Students who are unsatisfied with GW’s dining options have a new way to voice their concerns.
University President Steven Knapp formed a commission this month to more effectively address student concerns regarding dining options at J Street. The commission, which met for the first time Monday, includes members from the general student body, the Student Association, the University president’s office, GW Parents’ Association, along with representatives from Sodexho, GW’s dining service provider.
“This group will provide students a forum to provide input and have it meaningfully incorporated into the services and food choices at J Street,” said Ellen Wexler, the student liaison for the University president. Wexler will serve as the committee’s intermediary between students, Sodexho and Knapp.
The commission will convene once or twice a month to discuss student concerns and will be open to any GW community member.
“If students have concerns, they should come in and bring them up,” said sophomore Francis Murray, the SA’s director of dining and retail services.
This year the SA has already tackled a variety of issues with Sodexho, including revamping the freezer so it can contain more meats, installing a vegan bar, providing gluten-free food items, fair-trade coffee and biodegradable napkins.
All of these changes were the result of student input, Murray said.
“So far, I could not be happier with Sodexho’s responsiveness,” he said.
Apart from food concerns, the commission also plans to address more pressing long-term issues confronting current J Street policy, including mandatory spending and weekend hours, said SA Executive Vice President Brand Kroeger, a commission member.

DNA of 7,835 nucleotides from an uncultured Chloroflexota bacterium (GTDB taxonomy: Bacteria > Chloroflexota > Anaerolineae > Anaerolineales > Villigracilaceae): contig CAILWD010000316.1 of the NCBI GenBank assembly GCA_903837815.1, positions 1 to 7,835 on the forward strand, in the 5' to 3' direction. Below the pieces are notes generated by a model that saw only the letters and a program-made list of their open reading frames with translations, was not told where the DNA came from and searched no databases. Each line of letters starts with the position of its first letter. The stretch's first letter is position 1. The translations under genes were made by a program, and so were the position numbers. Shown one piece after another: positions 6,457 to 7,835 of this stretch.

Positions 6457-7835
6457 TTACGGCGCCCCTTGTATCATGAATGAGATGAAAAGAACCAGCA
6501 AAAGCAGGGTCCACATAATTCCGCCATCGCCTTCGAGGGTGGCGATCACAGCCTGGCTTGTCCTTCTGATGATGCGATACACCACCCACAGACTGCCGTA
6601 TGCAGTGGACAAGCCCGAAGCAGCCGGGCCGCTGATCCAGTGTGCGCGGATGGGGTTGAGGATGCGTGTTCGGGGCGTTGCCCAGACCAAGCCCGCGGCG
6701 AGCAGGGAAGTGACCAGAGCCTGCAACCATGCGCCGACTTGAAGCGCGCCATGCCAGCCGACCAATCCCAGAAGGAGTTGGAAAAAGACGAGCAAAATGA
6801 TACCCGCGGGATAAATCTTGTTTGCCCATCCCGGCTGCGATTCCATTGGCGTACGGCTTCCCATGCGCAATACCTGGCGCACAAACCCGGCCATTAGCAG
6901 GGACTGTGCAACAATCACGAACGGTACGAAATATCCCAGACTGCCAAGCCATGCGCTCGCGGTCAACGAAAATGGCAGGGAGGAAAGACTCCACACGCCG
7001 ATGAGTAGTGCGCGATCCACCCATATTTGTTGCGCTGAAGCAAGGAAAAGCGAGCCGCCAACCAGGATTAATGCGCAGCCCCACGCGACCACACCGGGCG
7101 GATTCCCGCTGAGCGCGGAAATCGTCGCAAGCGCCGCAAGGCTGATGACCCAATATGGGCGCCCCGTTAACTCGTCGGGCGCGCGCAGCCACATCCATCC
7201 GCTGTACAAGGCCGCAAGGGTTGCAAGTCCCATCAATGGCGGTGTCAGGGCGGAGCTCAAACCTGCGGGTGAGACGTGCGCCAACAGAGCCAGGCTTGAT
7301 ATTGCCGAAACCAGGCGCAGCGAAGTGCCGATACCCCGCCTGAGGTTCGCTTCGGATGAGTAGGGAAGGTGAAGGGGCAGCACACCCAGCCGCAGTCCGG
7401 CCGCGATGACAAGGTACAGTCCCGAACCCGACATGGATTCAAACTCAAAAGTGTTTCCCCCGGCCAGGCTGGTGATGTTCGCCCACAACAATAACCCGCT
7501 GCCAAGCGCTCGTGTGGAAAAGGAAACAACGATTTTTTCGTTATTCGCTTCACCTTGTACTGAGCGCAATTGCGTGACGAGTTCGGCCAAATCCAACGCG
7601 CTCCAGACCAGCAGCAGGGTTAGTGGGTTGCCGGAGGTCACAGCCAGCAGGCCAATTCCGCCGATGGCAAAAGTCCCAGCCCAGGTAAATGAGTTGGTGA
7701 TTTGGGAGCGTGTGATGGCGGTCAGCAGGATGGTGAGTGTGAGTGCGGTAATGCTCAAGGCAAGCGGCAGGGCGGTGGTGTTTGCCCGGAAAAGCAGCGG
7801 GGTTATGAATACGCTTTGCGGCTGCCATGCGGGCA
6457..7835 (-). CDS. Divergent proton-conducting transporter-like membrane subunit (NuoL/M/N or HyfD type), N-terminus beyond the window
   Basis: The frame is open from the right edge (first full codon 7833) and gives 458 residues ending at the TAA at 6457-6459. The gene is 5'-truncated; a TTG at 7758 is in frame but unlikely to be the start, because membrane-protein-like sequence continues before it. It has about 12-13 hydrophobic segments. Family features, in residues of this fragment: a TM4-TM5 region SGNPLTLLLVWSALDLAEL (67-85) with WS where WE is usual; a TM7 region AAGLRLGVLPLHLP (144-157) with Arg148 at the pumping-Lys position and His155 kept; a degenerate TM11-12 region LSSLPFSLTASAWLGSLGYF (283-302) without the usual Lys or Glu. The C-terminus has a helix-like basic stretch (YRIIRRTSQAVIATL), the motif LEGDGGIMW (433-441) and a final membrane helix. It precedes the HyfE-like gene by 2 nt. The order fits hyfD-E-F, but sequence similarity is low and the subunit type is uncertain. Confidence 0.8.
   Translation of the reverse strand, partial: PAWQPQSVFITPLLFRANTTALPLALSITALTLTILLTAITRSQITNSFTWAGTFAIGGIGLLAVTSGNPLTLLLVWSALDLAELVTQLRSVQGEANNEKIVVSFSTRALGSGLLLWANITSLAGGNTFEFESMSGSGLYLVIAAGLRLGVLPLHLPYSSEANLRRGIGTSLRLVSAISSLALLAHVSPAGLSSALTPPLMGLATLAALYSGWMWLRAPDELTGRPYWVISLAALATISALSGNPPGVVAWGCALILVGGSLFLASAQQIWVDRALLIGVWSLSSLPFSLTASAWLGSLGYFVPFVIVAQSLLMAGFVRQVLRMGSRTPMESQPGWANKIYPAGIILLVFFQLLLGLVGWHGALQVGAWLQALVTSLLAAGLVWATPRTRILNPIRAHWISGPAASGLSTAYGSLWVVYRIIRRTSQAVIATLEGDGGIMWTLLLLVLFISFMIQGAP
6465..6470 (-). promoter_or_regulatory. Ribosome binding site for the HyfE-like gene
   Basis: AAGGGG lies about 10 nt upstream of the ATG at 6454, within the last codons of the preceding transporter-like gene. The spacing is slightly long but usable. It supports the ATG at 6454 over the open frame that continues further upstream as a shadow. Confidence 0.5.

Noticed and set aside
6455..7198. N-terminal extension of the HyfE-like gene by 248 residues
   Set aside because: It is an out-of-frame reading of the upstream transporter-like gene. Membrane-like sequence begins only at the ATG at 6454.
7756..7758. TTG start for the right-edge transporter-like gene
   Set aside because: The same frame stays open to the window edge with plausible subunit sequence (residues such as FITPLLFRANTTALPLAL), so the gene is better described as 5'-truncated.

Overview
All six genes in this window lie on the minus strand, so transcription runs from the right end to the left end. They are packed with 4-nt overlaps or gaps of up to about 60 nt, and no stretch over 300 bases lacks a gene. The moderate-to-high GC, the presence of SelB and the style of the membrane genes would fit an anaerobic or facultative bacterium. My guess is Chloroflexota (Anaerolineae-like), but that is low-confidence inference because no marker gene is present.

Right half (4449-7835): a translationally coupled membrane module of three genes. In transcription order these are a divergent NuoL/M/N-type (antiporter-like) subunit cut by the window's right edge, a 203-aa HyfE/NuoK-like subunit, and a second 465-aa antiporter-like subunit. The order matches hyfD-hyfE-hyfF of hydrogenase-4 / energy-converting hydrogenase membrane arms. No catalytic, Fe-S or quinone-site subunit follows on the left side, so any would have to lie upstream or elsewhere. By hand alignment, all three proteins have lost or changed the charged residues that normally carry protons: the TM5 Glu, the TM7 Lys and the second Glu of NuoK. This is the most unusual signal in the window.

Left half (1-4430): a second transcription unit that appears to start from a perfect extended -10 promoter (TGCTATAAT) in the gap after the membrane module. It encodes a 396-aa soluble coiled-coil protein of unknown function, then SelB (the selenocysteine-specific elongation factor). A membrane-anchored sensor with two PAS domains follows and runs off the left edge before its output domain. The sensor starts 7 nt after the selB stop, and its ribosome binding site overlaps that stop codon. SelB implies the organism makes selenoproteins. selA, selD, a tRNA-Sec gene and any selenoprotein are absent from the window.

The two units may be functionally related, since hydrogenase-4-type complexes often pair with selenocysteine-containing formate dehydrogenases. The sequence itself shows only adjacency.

“It is my hope that mandatory spending will be dropped,” said Kroeger, a junior.
Other students expressed skepticism that such reforms could ever actually take place.
Sophomore Josh Sacks, a critic of J Street mandatory spending, has led his own fight against Sodexho by creating Fightjstreet.com, a Web site dedicated to changing student spending requirements at J Street eateries.
“We brought up the recommendation of changing mandatory spending and they tabled it immediately,” Sacks said in reference to the commission’s first session this past Monday.
Some students are still looking for more healthy options in a venue that houses Wendy’s and Chick-fil-A.
“It’s a lot of really unhealthy stuff,” freshman Alana O’Grady said.
Despite these complaints, figures show that J Street is gaining customers.
“In general, things are going very positively. The level of students in J Street continues to rise,” said Lou Katz, executive vice president and treasurer of the University.
“People not on required- dollar spending are there more too,” Katz said.
Many students are awaiting further decisions made by the commission before they express approval.
“I think it’s a novel idea,” Sacks said. “If they take our recommendations, it has a lot of potential.”
SA President Nicole Capp said the SA will continue to take student input on dining and will work to advocate on behalf of students.
“The Student Association is not done on dining issues,” said Capp, a junior.
-Eric Roper contributed to this report.